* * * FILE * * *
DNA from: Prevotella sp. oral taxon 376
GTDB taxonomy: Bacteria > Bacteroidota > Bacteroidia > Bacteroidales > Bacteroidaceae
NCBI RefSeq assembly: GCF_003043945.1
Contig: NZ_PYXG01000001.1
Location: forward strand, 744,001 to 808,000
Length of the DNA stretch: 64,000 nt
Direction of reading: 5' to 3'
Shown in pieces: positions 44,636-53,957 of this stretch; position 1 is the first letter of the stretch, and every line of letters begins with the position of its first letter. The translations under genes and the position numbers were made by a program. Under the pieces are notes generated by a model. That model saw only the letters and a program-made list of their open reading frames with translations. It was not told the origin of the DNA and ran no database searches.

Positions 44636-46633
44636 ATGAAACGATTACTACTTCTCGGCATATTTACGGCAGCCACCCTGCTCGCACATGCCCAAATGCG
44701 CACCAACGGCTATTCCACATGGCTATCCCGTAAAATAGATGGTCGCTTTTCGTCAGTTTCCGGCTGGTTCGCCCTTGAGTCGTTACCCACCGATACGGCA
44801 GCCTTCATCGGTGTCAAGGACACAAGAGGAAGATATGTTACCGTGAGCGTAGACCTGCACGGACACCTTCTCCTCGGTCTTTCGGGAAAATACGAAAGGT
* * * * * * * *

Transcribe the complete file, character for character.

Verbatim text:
DNA from: Prevotella sp. oral taxon 376
GTDB taxonomy: Bacteria > Bacteroidota > Bacteroidia > Bacteroidales > Bacteroidaceae
NCBI RefSeq assembly: GCF_003043945.1
Contig: NZ_PYXG01000001.1
Location: forward strand, 744,001 to 808,000
Length of the DNA stretch: 64,000 nt
Direction of reading: 5' to 3'
Shown in pieces: positions 44,636-53,957 of this stretch; position 1 is the first letter of the stretch, and every line of letters begins with the position of its first letter. The translations under genes and the position numbers were made by a program. Under the pieces are notes generated by a model. That model saw only the letters and a program-made list of their open reading frames with translations. It was not told the origin of the DNA and ran no database searches.

Positions 44636-46633
44636 ATGAAACGATTACTACTTCTCGGCATATTTACGGCAGCCACCCTGCTCGCACATGCCCAAATGCG
44701 CACCAACGGCTATTCCACATGGCTATCCCGTAAAATAGATGGTCGCTTTTCGTCAGTTTCCGGCTGGTTCGCCCTTGAGTCGTTACCCACCGATACGGCA
44801 GCCTTCATCGGTGTCAAGGACACAAGAGGAAGATATGTTACCGTGAGCGTAGACCTGCACGGACACCTTCTCCTCGGTCTTTCGGGAAAATACGAAAGGT